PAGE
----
BioPharma, Pharma

Preclinical Safety Signal Prompts FDA Clinical Hold on Neumora Schizophrenia Drug

The FDA clinical hold keeps Neumora Therapeutics from catching up to the field of biopharmaceutical companies pursuing the same target for schizophrenia. But Neumora remains on track with its lead program, a different drug in late-stage clinical testing for major depressive disorder.

A Neumora Therapeutics drug candidate addressing a promising and competitive target for schizophrenia has been placed under an FDA clinical hold after new preclinical data emerged showing convulsions in rabbits that received the experimental treatment.

The Neumora drug, NMRA-266, began Phase 1 testing last November. The clinical hold announced Monday pauses the study, which had dosed about 30 healthy participants so far. Watertown, Massachusetts-based Neumora said no convulsions have been observed in any of the study participants. The company added that it is working with the FDA to resolve the clinical hold and will provide an update on the program’s status when new information becomes available.

“We are disappointed with the unanticipated safety findings in rabbits and are discussing next steps with the FDA,” Neumora President and CEO Henry Gosebruch said in a prepared statement.

Neumora licensed NMRA-266 from Vanderbilt University in 2022 for $13 million up front and potentially up to $380 million more tied to milestones. The small molecule is designed to selectively target and activate muscarinic acetylcholine receptor type 4 (M4) to treat schizophrenia and other neuropsychiatric disorders. The FDA clinical hold keeps Neumora from catching up to other companies pursuing this target. Cerevel Therapeutics, which is in the process of being acquired by AbbVie for $8.7 billion, has reached Phase 2 development with its M4-targeting molecule, emraclidine. Neurocrine Biosciences is also in mid-stage development with a selective M4-agonist. Karuna Therapeutics, acquired by Bristol Myers Squibb for $14 billion, developed KarXT, a molecule that targets both the M1 and M4 receptors. This drug is currently under regulatory review and faces a late-September target date for an FDA decision.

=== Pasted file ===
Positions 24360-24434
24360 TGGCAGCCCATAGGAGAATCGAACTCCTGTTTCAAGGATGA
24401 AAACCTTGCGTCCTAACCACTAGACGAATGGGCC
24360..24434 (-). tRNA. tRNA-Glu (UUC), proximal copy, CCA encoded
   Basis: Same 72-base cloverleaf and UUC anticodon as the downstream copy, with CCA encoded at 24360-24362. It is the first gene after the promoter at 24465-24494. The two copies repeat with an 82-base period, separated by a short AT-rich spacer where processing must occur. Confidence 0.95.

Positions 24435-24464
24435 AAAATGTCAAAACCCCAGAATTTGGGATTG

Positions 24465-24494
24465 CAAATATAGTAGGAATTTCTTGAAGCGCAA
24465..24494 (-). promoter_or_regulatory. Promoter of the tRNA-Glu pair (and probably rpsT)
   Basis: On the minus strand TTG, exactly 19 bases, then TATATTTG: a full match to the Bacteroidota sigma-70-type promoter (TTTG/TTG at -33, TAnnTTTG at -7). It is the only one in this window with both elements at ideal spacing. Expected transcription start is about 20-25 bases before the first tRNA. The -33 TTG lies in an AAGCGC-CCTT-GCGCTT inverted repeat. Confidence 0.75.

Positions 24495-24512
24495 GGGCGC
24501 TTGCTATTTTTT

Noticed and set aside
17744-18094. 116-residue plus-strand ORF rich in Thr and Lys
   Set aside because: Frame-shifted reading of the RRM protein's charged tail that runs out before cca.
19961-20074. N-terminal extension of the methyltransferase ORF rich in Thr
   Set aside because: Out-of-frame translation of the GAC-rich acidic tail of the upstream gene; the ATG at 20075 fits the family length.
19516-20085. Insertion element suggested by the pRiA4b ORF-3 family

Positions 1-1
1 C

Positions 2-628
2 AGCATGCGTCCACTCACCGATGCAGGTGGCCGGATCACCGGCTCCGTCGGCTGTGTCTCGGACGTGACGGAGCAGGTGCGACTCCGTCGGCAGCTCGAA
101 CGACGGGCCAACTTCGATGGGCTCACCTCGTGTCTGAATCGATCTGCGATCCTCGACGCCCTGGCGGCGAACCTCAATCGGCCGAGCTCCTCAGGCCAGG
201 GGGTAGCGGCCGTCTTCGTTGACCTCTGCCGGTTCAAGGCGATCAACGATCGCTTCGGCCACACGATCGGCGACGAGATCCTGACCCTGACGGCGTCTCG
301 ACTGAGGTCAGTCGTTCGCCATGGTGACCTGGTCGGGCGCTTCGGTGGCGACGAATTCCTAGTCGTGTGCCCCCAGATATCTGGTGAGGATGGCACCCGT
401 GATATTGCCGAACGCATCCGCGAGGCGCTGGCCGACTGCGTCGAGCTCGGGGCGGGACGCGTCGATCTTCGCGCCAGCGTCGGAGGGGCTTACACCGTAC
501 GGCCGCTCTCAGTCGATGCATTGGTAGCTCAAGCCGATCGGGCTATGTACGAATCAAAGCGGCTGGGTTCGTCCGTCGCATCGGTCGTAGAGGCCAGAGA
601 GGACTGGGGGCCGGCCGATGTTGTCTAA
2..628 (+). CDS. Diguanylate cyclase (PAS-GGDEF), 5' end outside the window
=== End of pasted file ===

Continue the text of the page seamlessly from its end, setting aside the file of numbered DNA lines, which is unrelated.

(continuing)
William Blair analyst Myles Minter spoke to Neumora’s management about the clinical hold. In a research note, Minter wrote that the company emphasized the convulsions were not observed in the two other preclinical animal models used. The company did not specify those models, but Minter presumes those models were mice and monkeys. Neumora also noted that none of the study participants dosed so far has experienced convulsions, suggesting that the safety signal may be specific to the rabbit model.

If Neumora is unable to resolve the clinical hold on NMRA-266, the company has other M4-targeting molecules included in the Vanderbilt licensing agreement. Neumora is continuing preclinical and toxicology work on these molecules and expects to submit an investigational new drug application for one of them in 2025.

Minter said Neumora is facing a delay of about two months if discussions with the FDA lead to a lift of the clinical hold. But if the issues cannot be resolved and Neumora drops NMRA-266 to pursue one of its backup molecules, the delay could be as long as a year. Despite the setback, Minter said Neumora investors remain mainly focused on lead program navacaprant, a drug that blocks the kappa opioid receptor. Three Phase 3 tests of this drug are ongoing in major depressive disorder (MDD). Preliminary data from the first one are expected in the second half of this year. The other two Phase 3 studies are expected to post preliminary data in the first half of 2025.

“We remain optimistic about the potential for the novel [kappa opioid receptor antagonist] class in treating challenging symptoms of MDD including anhedonia; however, neuropsychiatry drug development carries the usual clinical risk,” Minter said.

Neumora went public last September, raising $250 million in an IPO priced at $17 per share. The company’s shares opened Monday at $11.07 apiece, down 18.3% from Friday’s closing price.

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